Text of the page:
by Mark Van Streefkerk
On Monday July 27, Mayor Jenny Durkan hosted the sixth virtual Town Hall since the COVID-19 health crisis, specifically focusing on information and resources for Southeast and Central Seattle, as well as answering questions from the community about policing. Durkan was joined by public health officials, including the Director of Public Health and a spokesperson from the Seattle Police Department to answer questions and receive feedback from residents.
In her opening statements, Durkan brought up three main issues: the state of the COVID-19 crisis in Seattle and new public health resources, relief for the economic toll of the pandemic, and the “civil rights reckoning” that has led many to protest for Black lives and brought the actions of SPD under scrutiny.
Continue reading Mayor Durkan Presents COVID-19 News and Defends Not Defunding Police at Virtual Town Hall
by Erica C. Barnett
(This article was originally published on The C is for Crank and has been reprinted under an agreement.)
As calls to defund the Seattle Police Department continue, Mayor Jenny Durkan has proposed moving about $56 million out of the Seattle Police Department’s budget into other parts of the city budget — a ledger swap that could actually cost the city more money than the current system and could, advocates say, actually weaken the accountability system.
When announcing the transfers, Durkan’s office described the changes as “actions to transform the Seattle Police Department and reimagine community safety” by responding to requests from community stakeholders. However, it’s unclear where the impetus for the specific changes the mayor proposed — moving 911 dispatch, the Office of Police Accountability, and the Office of Emergency Management out of SPD — came from.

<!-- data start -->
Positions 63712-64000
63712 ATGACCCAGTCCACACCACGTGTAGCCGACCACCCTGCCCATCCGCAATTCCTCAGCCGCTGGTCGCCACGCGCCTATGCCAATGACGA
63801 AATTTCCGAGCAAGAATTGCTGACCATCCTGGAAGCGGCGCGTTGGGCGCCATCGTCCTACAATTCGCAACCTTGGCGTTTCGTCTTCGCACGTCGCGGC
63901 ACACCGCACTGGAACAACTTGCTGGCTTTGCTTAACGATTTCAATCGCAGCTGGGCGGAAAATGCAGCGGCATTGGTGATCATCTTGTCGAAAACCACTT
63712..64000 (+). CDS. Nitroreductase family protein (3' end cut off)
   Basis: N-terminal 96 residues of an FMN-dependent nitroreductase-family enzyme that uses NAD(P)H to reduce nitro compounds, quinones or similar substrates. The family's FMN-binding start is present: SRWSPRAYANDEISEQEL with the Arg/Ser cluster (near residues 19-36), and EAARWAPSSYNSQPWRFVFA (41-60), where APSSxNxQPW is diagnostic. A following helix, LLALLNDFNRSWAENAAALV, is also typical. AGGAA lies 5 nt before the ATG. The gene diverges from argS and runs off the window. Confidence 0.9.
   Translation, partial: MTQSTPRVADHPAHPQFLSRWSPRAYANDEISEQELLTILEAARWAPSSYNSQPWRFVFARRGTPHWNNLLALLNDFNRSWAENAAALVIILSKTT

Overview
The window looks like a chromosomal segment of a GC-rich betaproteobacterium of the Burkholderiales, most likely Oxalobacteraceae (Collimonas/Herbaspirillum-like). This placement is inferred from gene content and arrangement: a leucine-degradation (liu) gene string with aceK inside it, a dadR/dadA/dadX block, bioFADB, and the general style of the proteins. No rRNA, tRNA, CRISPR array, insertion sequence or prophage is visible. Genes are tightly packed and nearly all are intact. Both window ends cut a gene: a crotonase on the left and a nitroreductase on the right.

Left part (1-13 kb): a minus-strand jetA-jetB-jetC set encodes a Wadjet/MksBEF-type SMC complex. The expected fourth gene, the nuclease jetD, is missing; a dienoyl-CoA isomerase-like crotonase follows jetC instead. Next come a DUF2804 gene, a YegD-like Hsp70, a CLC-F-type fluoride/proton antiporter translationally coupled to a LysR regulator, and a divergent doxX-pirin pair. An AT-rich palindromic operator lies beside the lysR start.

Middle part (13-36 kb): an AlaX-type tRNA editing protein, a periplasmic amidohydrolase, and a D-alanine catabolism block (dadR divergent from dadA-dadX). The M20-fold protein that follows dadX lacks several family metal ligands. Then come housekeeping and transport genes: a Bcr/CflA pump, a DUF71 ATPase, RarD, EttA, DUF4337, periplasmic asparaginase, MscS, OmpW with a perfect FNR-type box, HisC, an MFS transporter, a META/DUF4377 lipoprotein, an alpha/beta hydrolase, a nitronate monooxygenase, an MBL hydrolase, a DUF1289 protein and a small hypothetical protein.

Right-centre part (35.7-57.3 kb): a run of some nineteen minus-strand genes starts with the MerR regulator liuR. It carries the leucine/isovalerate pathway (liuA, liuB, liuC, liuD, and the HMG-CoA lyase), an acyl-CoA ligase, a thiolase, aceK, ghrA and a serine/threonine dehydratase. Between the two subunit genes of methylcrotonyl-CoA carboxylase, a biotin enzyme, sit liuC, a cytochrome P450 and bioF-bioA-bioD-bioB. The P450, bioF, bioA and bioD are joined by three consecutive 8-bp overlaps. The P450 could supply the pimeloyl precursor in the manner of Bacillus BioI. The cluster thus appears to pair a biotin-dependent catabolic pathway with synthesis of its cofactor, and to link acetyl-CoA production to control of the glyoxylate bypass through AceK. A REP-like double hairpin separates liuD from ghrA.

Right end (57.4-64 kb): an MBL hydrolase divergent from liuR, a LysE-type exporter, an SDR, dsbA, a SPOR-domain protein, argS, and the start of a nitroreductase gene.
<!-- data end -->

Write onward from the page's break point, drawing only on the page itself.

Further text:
Continue reading Durkan Proposes Ledger Swap of $56 Million from SPD to Other Parts of City Budget
by Erica C. Barnett
(This article originally appeared on The C is for Crank and has been reprinted under an agreement.)
Monday morning, city council president Lorena González and public safety committee chair Lisa Herbold said they were both briefed last week by police chief Carmen Best on what the chief had previously described as “credible threats” to the Seattle Police Department East Precinct in early June, and that the chief described the threats as generalized threats to government buildings in cities up and down the West Coast rather than a specific threat to bomb, burn down, or otherwise damage the East Precinct. Best cited the alleged threats in June as one of the reasons police needed to keep protesters away from the building using tear gas, pepper spray, and eventually physical barricades in the area that became known as the CHOP.
Continue reading FBI Says There Was Specific Threat Against East Precinct; Durkan Letter Dodges Protesters’ Three Demands
by Carolyn Bick
The Seattle Community Police Commission, Office of Police Accountability, and Office of Inspector General have released a joint recommendation that the Seattle Police Department (SPD) stop using tear gas, due to the extra dangers it poses in light of the current novel coronavirus pandemic.
Continue reading Seattle CPC, OPA, OIG Release Recommendation that SPD Cease Use of Tear Gas, Due to Novel Coronavirus Concerns